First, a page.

- Distress calls: Audio files of animal calls are available online as well as in CD form. Some of woodpeckers’ natural predators are feral cats, foxes, hawks and coyotes. Using any type of speaker that you own, you can play these animals’ calls near your home to deter woodpeckers from coming nearby. Similar to the way faux birds repel them, woodpeckers can’t distinguish audio files as fake. Before using this tactic, you should make sure the sounds aren’t loud enough to disturb your neighbors.
- Ultrasonic Repellents: Ultrasonic repellents emit a high-frequency noise that isn’t detectable to people, but birds find it irritating and difficult to get used to. Many of these products are motion-activated, so they’ll turn on at the presence of a bird and cause them to fly away.
- Chemical repellents: Chemical bird repellents are available on the market, usually in spray and gel form. Some of these products contain toxins called methyl anthranilate and anthaquinone, which aren’t lethal but which create uncomfortable symptoms like nausea and confusion. By applying these repellents to trees, the woodpeckers who ingest them are less likely to return to the same spot.
- Deterrent paint: Special paints are also available in stores and online that contain chemicals to deter woodpeckers with their odor and taste. As with chemical repellents, woodpeckers will experience discomfort and confusion if they ingest or come near the paint. These paints are ideal for keeping these birds away from houses, whereas chemical repellents are better used on trees and vegetation.
- Suet feeders: Suet is a food commonly made from animal or vegetable fat to which woodpeckers are very attracted. The birds will likely choose easily accessible suet over continuing to peck through your vegetation. Suet cakes are available at most pet stores and fit inside common bird feeders. But because suet appeals to many other species as well, keep your bird feeder high in a tree and out of reach of other animals. Also keep the feeder as far from your house as possible to mitigate the disturbance they could cause for you. Suet melts in hot weather, so you need to bring the feeder inside on hotter spring days and use another option throughout the summer.
- Plants: Woodpeckers are also attracted to sweet fruits and berries. By planting these as far from your home and trees as possible, the woodpeckers might be tempted away.
- Birdhouses: By offering attractive roosting areas on the perimeter of your property, you can lure woodpeckers away from your trees and house. Simple birdhouses can be enough to give woodpeckers a new roosting area. If you set up a birdhouse, just be sure that it isn’t too close to your own home.
DIY Treatment Methods
- Beef fat, lard, butter, or any other type of fat (animal or vegetable)
- Bird seeds
- Small microwave-safe bowl
- Muffin tin
- Melt the fat in a microwave-safe bowl.
- Remove the bowl and stir in as many bird seeds as you’d like until they’re mixed properly with the fat.
- Spoon the mixture into your muffin tin.
- Refrigerate the suet cakes for at least an hour, until hardened.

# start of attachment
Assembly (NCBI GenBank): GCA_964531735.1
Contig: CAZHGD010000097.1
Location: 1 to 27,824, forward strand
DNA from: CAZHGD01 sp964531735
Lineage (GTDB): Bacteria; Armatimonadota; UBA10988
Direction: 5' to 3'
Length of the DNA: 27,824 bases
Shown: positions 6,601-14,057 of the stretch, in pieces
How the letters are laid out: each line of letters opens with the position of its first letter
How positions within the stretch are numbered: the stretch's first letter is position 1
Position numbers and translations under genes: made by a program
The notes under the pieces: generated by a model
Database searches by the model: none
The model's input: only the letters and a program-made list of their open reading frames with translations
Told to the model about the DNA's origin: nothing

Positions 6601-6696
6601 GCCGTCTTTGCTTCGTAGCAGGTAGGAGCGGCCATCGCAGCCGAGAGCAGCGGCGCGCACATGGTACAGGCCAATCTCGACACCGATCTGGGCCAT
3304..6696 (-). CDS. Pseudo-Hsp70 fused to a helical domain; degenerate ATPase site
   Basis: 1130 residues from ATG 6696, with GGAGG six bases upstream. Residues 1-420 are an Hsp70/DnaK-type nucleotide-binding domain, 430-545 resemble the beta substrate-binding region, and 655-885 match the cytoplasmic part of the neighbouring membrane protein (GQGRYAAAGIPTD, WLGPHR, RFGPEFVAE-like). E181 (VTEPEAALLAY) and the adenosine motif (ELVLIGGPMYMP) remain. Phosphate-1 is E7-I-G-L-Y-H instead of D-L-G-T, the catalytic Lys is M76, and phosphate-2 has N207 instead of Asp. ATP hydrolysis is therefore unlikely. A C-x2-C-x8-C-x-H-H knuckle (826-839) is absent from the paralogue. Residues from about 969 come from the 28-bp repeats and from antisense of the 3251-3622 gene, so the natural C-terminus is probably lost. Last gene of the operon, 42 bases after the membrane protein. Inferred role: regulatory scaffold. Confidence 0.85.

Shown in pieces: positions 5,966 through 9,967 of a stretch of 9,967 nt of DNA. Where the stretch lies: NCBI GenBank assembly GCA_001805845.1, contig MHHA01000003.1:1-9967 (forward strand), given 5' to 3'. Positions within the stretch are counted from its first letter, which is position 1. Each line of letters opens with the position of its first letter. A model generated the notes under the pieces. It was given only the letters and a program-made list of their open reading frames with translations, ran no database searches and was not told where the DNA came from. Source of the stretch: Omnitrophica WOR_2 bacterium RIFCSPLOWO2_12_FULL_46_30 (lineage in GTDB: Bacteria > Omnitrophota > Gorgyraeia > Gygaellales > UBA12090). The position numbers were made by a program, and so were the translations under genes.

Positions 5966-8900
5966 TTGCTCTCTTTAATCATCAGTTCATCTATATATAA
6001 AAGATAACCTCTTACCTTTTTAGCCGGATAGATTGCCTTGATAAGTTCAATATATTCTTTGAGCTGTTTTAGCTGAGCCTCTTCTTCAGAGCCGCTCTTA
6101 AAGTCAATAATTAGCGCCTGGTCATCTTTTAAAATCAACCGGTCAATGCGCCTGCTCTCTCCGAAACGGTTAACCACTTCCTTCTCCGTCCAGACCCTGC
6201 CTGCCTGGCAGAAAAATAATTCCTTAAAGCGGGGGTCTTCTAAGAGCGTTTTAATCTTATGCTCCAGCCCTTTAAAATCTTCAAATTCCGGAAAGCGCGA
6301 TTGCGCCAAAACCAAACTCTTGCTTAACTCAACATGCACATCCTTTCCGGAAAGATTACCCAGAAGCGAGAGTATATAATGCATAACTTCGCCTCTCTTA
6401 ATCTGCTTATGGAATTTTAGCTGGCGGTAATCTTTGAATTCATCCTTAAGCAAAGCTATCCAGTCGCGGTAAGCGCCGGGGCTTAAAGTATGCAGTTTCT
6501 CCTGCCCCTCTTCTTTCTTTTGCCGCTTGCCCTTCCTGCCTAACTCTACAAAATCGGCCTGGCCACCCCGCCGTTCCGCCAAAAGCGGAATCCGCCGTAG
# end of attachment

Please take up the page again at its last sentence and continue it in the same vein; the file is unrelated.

You can add additional foods to your suet cakes if you’d like, such as fruits and nuts. If you don’t have a bird feeder, you can also add rope or twine to the cakes before they have hardened. Once they are ready, you’ll be able to hang the cakes from tree branches using the rope you’ve added.
Household Scare Tactics
- Balloons: Balloons move easily in the wind and resemble the shape of a human head or a large bird, such as an owl. If you have balloons on hand inside your home, you can make them even scarier to woodpeckers by drawing on large animal eyes. Tie them to beams on your house or tree branches to intimidate woodpeckers and keep them from damaging your property.
- Reflective devices: If you don’t’ have reflective tape on hand, there are many household items which you can tie to strings and place around your yard in order to scare away woodpeckers. Use aluminum foil, CDs, small mirrors, or anything else small enough to tie to a string which you don’t mind leaving outside. The more objects, the better – they’ll reflect light in many directions and confuse the birds. They could also create a small obstacle course which woodpeckers would rather avoid instead of fighting through to get to your trees.
- Sprinklers and floodlights: If you already have sprinklers and floodlights, use them to your advantage. It isn’t very costly to add motion sensors to them, and these can keep woodpeckers at bay. Any time a bird gets too close, they’ll turn on and assault it with light or water, effectively scaring it away.
While woodpeckers aren’t aggressive toward humans and are more scared of us than we are them, they can still be dangerous to come in contact with without the proper precautions which wildlife professionals and trained to always use. The investment may also help save you money in the long run. Instead of purchasing a variety of products to find the one that works, a pest control expert will know exactly what to do and get straight to the source of the infestation.